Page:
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What's better than thousands of part-time jobs paying minimum wage or slightly more? Answer--NO jobs

Discussion in 'The OT' started by Lord Vader, Jul 11, 2013.

  1. Lord Vader

    Lord Vader Supreme Member DBSTalk Club

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    And the IRS is about to get much larger, to the tune of at least 20,000 more employees. :eek2:
     
  2. tsmacro

    tsmacro Hall Of Fame

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    Guess it's the only growth industry we have left!
     
  3. sigma1914

    sigma1914 Well-Known Member DBSTalk Club

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    You claim Dru and myself are saying the sky is falling and then make an asinine leap to imply I'm saying minimum wage should be $30+ a hour? Ironic. You're a history scholar, so I'm confident you're aware of Ford paying his workers better. It reduced workers turnover rates.
     
  4. Lord Vader

    Lord Vader Supreme Member DBSTalk Club

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    And did the government mandate Ford pay his workers better? No. Proves my point.

    As far as your saying minimum wage should be $30/hour, you said workers should be paid more because that led to more income, etc. The logical conclusion is that you want the minimum wage to be as high as it can be to squeeze out more money from the companies that will undoubtedly go bankrupt trying to pay this exorbitant minimum wage. I'm sure $30/hour isn't enough for you, which is why I asked if $50, $60, or $100 would suffice. Where does it end?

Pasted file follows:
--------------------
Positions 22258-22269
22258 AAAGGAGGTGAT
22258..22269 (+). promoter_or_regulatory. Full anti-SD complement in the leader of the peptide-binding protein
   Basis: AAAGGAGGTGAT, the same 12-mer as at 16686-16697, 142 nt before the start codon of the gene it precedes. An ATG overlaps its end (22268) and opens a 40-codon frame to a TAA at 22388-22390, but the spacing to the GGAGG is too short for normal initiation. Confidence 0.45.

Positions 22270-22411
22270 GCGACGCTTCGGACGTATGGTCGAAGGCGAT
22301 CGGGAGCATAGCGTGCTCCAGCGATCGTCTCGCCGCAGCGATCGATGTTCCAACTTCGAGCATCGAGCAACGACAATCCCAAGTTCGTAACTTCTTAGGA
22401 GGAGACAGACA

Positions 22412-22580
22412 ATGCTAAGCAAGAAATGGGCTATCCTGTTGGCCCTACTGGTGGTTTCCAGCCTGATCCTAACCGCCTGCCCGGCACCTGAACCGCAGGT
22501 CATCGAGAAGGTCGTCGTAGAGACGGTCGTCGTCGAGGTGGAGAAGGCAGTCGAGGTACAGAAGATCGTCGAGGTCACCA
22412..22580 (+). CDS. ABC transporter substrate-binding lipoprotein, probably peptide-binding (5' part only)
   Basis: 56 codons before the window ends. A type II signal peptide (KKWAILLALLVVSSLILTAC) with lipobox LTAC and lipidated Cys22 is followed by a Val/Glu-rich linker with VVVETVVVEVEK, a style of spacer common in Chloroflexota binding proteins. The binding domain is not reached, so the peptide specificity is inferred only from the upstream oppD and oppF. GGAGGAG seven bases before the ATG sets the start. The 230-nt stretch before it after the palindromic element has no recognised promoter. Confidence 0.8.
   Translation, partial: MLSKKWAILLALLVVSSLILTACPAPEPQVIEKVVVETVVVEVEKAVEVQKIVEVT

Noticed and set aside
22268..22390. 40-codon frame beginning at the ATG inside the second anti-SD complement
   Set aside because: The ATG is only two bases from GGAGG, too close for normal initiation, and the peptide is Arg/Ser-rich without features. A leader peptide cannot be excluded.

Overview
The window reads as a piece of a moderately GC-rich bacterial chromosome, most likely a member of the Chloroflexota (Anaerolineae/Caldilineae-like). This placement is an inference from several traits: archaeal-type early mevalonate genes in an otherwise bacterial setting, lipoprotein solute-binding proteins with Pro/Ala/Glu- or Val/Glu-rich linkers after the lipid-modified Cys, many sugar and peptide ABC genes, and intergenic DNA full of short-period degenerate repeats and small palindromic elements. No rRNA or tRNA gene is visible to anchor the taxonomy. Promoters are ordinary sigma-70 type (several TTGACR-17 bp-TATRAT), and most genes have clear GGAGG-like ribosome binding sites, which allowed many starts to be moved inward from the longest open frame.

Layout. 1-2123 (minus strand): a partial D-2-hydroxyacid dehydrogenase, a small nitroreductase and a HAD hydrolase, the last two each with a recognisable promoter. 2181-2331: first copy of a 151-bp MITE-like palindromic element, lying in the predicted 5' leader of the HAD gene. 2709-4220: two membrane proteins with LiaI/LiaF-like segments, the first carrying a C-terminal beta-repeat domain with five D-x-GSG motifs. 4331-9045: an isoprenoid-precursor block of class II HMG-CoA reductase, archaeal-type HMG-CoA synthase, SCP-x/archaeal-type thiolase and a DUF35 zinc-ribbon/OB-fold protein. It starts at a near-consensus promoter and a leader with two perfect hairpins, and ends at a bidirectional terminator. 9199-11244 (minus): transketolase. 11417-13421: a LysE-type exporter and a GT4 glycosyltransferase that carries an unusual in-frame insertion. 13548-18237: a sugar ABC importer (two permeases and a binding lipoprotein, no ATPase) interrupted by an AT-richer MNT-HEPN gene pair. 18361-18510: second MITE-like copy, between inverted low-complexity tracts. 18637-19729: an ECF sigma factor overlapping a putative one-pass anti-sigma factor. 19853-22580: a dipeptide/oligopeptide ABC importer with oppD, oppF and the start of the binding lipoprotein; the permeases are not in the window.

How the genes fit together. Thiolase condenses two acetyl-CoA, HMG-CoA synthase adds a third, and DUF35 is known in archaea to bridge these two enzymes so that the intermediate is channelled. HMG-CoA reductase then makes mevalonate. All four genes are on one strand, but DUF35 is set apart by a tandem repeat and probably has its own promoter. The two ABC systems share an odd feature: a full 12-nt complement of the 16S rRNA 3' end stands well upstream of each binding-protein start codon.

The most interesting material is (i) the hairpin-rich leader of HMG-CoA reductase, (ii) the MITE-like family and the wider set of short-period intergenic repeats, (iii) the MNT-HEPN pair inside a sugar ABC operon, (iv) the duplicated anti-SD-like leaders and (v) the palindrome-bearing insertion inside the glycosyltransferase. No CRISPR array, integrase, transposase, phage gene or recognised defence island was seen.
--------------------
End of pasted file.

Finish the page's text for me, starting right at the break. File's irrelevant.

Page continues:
5. sigma1914

    sigma1914 Well-Known Member DBSTalk Club

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    To see lists of corporations paying $0 in federal taxes is mind boggling.
     
  6. Lord Vader

    Lord Vader Supreme Member DBSTalk Club

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    Which is why the tax code ought to be either overhauled or thrown out completely, replaced by something more effective.
     
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  7. sigma1914

    sigma1914 Well-Known Member DBSTalk Club

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    I didn't say $30, but it's got to be raised. From 1938 to 1968 it rose steadily with changing economics, but there's been little to no adjustment for inflation since. IMO, and I'm definitely not an economist, it should be about $11.
     
  8. Lord Vader

    Lord Vader Supreme Member DBSTalk Club